Monday, April 17

Bottled Educators

This post will confirm my belief that frequent posting (short or otherwise in length) is much better organized and has more "literary flow" than obscure posting once a month (summarizing weeks of thoughts and events).

Last Saturday, 9am at Purple Onion's Espresso Expose with Homeslice:

I just ordered a Turtle Latte and two waters. Homeslice and I were thirsty, and I needed something to keep my brain functioning beyond the twelve hours of wakefulness it's used to.

The girl at the register asks, "Bottled?"

**Context in my head: In Bangladesh, the definition of the word, "disparity," is found in asking for water. Tap water can kill you (I'm serious)--assuming you're up in the status of people who can afford to have a home, with a tap, of running water (that's three things). At a restaurant, you would get used to specifying "bottled" when asking for water, going further to ask that it is both unsealed and poured in front of you. Anyway...

The girl is waiting for my reply. I say, "Bottled, please." She begins to walk away to retrieve it...

"Wait!" says I. She comes back to the counter. "It's still in the bottle, right?"

By the time I said, "bottle," I began to smile upon realizing how two very different worlds in my head had overlapped into what just made me sound as though I had damaged my Wernicke's Area (in which the afflicted will speak with intonation and fluency as though they have nothing abnormal about them, only the listener will notice that nothing coming out of the person's mouth is the least bit coherent).

The three of us laughed as the girl at the register said, "Yeah, it's still in the bottle."

The past week, working on coordinating daycare for 7-10 year olds for the Muslim American Society's annual convention:

So I had the honor of working with some of the most amazing, devoted brothers and sisters who volunteered to help care for 150-some 7-10 year old children left at the daycare each of the three days of this convention. These volunteers sacrificed not just their time but rare opportunities to attend lectures by distinguished scholars so that parents of these children could be attending instead.

At a time when Muslims are represented in the most negative ways at every channel, at the end of each night, I fell asleep not tired and worn out but relieved and assured that I'm blessed to be with brothers and sisters who demonstrated the best of Islam, knowing that all that they endured couldn't have been except for the Sake of Allah. There is no material reward for volunteering when everyone else walks away with excuses, no one will say, "Thank you," and you are truly at the Mercy of Allah throughout the entire task, beginning to end. It was beautiful.

Consistent with the existence of all earthly things in dichotomous pairs, I will mention the [very] ugly...

Of all the minorities or groups I've come upon who've been victims of the proliferating kinds of injustices in our world, I've come to the conclusion that no group is more victimized than children.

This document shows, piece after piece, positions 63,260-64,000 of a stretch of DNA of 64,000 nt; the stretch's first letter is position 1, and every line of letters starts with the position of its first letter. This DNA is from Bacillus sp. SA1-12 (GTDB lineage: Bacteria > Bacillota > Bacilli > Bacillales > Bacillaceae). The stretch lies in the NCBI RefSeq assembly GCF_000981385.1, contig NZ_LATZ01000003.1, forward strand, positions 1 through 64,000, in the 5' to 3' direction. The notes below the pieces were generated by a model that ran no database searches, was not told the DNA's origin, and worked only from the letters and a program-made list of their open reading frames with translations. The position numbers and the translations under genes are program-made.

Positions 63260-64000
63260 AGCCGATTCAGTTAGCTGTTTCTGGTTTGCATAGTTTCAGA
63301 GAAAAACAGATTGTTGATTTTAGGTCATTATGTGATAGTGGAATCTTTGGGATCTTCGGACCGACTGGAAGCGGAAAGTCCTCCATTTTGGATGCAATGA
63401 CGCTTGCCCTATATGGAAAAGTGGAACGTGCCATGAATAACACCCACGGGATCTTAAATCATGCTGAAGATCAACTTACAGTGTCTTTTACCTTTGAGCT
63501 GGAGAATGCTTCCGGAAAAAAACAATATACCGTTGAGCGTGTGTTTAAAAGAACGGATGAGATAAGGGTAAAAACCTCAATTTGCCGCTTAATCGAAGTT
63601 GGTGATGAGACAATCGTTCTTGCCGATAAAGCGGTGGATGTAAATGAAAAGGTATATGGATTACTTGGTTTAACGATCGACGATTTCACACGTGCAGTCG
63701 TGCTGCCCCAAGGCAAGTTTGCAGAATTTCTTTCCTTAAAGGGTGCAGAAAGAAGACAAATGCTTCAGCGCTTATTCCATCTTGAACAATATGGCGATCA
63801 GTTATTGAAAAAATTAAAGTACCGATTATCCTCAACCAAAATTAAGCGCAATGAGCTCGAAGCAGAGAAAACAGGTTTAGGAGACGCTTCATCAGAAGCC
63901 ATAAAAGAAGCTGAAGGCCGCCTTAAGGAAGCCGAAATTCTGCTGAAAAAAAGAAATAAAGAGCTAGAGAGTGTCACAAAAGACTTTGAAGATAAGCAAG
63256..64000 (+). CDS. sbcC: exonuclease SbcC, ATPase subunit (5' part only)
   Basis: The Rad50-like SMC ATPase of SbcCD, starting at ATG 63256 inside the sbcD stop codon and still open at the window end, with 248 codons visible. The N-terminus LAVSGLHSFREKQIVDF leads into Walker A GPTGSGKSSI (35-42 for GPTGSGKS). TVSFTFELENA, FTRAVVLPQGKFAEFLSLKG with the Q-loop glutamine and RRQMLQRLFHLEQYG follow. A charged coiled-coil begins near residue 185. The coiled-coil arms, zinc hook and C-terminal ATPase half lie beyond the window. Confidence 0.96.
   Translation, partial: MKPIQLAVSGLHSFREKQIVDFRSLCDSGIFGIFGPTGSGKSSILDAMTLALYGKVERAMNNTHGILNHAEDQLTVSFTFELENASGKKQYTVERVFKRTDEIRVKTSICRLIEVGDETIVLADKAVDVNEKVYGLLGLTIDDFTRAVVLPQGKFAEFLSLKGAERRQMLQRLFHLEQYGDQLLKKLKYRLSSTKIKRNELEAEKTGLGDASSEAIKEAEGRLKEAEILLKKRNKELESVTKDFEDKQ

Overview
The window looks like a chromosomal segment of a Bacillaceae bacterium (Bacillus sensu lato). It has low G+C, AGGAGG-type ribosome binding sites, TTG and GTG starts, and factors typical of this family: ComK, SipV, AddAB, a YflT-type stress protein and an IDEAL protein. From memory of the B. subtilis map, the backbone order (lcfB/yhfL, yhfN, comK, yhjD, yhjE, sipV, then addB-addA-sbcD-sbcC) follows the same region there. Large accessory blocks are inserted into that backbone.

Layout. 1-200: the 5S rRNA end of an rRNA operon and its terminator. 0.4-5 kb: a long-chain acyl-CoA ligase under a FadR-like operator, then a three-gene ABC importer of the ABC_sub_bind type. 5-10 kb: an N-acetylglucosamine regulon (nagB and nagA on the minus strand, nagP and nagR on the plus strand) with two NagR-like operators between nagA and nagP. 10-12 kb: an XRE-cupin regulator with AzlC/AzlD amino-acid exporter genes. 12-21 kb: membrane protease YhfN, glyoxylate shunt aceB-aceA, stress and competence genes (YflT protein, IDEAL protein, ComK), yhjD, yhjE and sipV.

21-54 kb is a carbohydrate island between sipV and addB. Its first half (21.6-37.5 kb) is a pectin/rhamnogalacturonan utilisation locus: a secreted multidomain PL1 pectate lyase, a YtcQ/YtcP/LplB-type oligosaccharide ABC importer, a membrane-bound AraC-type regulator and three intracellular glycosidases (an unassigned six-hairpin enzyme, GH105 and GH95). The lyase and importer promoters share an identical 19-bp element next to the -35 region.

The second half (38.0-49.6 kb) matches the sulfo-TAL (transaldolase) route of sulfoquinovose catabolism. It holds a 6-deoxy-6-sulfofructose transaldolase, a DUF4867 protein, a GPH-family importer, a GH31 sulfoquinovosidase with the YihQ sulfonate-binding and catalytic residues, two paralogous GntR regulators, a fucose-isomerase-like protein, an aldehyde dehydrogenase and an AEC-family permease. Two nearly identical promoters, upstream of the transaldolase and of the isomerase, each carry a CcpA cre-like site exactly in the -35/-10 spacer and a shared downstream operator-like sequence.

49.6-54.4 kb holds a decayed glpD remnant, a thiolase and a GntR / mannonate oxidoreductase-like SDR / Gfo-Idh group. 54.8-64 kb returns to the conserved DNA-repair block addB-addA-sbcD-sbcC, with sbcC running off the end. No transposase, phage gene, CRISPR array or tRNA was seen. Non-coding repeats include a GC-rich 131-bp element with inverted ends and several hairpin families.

You're probably thinking, "war-torn countries," "child-abuse," "child pornography," or something along those lines. These are all concerning atrocities (and the ones I've not named by no means should be neglected). However, my greatest concern, particularly after this weekend, is with regard to the lack of respect and care with which we, in the "civilized" country that claims to be the flag-bearer of democracy, freedom, and opportunity, treat our children.

Public education in the United States seems to be first on the agenda of our political leaders when they are in candidacy for an elected position, and last (if at all) on the agenda once the polls have closed. It is tempting to pin the blame on the current administration (which definitely bears a great burden of responsibility and should rightfully be called on it) for our failing, neglected education system. But if we are to speak of negligence, the people who are primarily responsible for educating our children must also be called on for their negligence. No, we are not talking about teachers; Primary educators, regardless of whether or not they realize their roles as such, are parents and family members.

The lack of funding for education is not an issue that appeared on its own. A pivotal precursor was the lack of involvement of the children's families in their education. Somewhere along the way, in the course of the past half century, rose an illusion that we have this "system" which allows us to feed children in and, given enough time, we will be produced with educated, successful, young adults, who know right from wrong, ethical from unethical, truth from lie. Meanwhile, it spares eight crucial hours for parents to be at jobs.

Certainly, somewhere in this matrix is the blue collar worker facing the pressures of a failing economy, the socioeconomically stressed neighborhood at ground zero for the forgotten (or so we're trying?) "War on Drugs," the opportunistic yet oh-so-subtly-so speech writers, the emo artists that sell our miseries back to us for $18.99 wrapped in celophane, protecting the Second Amendment, solving illegal immigration, the QVC shoppaholic, parisanship, the cable news tickers running variations of the same horrifying or irrelevent stories as though wpm ain' no thang...And in the process, raising the youth of our species to learn how to be successful in this trying world, successful in the truest sense, to teach them what to take in, what to invest their time in, what to care for, and the skills they need to attain in order to care for this world, is all brushed under the rug.